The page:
One interesting tidbit about the public's perception of the Court. Despite a recent study showing the present Supreme Court to be the most conservative in modern history, a recent Rasmussen Report poll showed that only a quarter of the public shared the view that the Court was too conservative, while 32% believed it was too liberal. Rasmussen's got a conservative bias, but an NBC/Wall Street Journal poll two months ago found 33% believed the Court to be too liberal, while 35% felt it too conservative. Interestingly, the last time NBC/WSJ asked the question, back in May of 1992, the split was 28/54, with almost twice as many people saying the Court was too conservative as opposed to too liberal. Go figure.
One criminal decision of note from the Ohio Supreme Court. In State v. Niesen-Pennycuff, the defendant had successfully completed treatment in lieu of conviction for a drug offense, and then asked that the records be sealed. The ILC statute provides that a court "may order sealing. . . in the manner of provided" in the expungement statutes. The lower courts held that this required the three-year waiting period mandated by the statutes for expungement of a felony. There is a separate statute on sealing records of a dismissal (or not guilty verdict), and the court held that that statute applies, and so a judge may order immediate dismissal upon completion of the program.
Two things are particularly noteworthy about the opinion. First, it also applies to diversion programs. Secondly, the opinion contains some very good language about the beneficent intent of sealing records. I recently wrote a brief on the issue, and there's some nasty cases floating out there which talk about how sealing "is a privilege, not a right," and basically impose upon the defendant the burden of showing that his interest in having the records sealed outweighs the state's interest in maintaining them. (Some decisions even hold that the defendant must show specific adverse effects from the conviction or arrest before being entitled to have them sealed.) The court in Niesen-Pennycuff quotes with approval an appellate decision requiring courts to "liberally construe [the statutes] so as to promote the legislative purpose of allowing expungements," and the opinion elsewhere references the "remedial purposes" of the statutes.
In the courts of appeals...
Despite the sturm und drang with which the defense bar greeted the Supreme Court's decision on Monday in Williams v. Illinois, the opinion's reach might be much more limited. In fact, there is no reach, because technically speaking, there is no opinion: as we discussed yesterday, while a plurality of four justices held that Williams' confrontation rights weren't violated by a DNA analyst's testimony about testing performed at an out-of-state lab, the other five justices vigorously criticized the result and the reasoning -- such as it was -- used to arrive at it. The only reason Williams lost was because Thomas didn't believe that the report from the outside lab qualified as a testimonial statement because it wasn't certified, a distinction only he made.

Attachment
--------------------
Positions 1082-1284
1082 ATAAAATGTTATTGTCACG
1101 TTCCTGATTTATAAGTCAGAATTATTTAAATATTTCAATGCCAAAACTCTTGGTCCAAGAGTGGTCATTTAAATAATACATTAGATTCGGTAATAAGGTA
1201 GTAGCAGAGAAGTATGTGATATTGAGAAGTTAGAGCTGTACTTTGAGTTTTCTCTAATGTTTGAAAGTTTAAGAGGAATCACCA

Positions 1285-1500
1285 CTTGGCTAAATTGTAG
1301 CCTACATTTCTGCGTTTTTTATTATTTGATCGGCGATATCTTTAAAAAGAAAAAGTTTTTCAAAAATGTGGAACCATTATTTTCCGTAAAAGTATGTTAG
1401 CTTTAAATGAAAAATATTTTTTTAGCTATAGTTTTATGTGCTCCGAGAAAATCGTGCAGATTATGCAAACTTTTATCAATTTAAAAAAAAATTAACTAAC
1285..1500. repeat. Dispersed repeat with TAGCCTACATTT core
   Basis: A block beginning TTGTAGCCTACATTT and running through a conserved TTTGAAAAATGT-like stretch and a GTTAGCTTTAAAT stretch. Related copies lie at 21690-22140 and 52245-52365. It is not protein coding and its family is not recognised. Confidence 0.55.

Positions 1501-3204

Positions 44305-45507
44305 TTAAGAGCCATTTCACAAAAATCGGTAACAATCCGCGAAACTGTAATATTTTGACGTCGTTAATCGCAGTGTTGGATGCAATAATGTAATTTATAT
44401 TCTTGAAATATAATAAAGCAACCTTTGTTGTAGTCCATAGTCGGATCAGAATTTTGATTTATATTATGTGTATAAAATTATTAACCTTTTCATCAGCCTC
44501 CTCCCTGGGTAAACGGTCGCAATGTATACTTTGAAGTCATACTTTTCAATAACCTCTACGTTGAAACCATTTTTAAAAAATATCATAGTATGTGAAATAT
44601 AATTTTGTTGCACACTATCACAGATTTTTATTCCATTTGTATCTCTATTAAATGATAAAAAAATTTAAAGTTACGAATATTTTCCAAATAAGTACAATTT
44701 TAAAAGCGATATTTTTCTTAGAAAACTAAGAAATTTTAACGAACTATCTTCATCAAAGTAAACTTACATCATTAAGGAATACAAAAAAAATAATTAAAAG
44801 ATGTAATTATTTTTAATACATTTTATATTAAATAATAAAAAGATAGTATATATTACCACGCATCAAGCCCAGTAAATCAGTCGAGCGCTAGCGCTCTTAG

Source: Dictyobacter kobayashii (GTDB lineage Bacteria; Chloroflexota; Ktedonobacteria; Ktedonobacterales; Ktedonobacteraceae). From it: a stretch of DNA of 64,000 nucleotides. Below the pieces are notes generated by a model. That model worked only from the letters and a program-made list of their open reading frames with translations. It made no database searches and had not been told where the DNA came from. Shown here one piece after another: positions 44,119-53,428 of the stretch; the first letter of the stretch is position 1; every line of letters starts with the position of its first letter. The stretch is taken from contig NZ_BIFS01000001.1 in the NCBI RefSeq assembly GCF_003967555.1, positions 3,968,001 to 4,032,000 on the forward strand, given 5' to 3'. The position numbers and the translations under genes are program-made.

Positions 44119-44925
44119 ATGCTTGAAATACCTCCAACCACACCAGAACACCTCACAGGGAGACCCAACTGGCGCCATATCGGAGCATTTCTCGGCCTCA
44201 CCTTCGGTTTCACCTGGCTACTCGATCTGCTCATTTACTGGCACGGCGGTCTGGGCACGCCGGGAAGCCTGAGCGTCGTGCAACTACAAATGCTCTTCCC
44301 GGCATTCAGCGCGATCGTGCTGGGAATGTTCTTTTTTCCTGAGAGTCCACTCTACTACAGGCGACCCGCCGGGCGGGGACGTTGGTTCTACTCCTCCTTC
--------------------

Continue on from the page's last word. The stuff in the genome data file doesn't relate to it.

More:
Still, while the impact of the decision might be less significant than initially thought, it gives some clues as to where the Court's going on future Crawford issues. That's what we're going to take a look at today.
The Supreme Court's 2004 decision in Crawford v. Washington, in which the Court held that "testimonial statements" were barred, even if they fell within an exception to the hearsay rule, was hailed at the time as one of the most important decisions in history on the meaning of the Confrontation Clause. What exactly constituted a "testimonial statement" wasn't clear, and by the time the Court got done clarifying that in a couple of 2006 decisions, I wrote at the time that "it might not be unreasonable to suggest that Crawford isn't quite as sweeping as the defense bar initially thought" and that "if I had to guess, I'd say it's one of those decisions that five years down the road are going to be whittled into something less than they initially seemed."
Well, as the Chambers Brothers sang, "Time Has Come Today." Or on Monday, to be more exact, when the Supreme Court handed down its decision in Williams v. Illinois. The only thing you can say is that it could have been a lot worse.
It's never too late to take a second look. Three weeks ago in State v. Creed, the 8th District rejected a claim that Creed's plea to three counts of sexual battery was invalid because the judge failed to tell him that, as a sex offender, he couldn't live within 1,000 feet of a school, day care center, park, swimming pool, bus shelter, apartment building, or any other place nominally inhabitable by the human race. (Okay, that's a bit of an exaggeration, but not much.) The court rejected it on the basis of its 1999 decision holding that sex offender laws were remedial, not punitive. Thus, according to the court, the restrictions were collateral matters, and the trial judge had no duty to advise the defendant about them.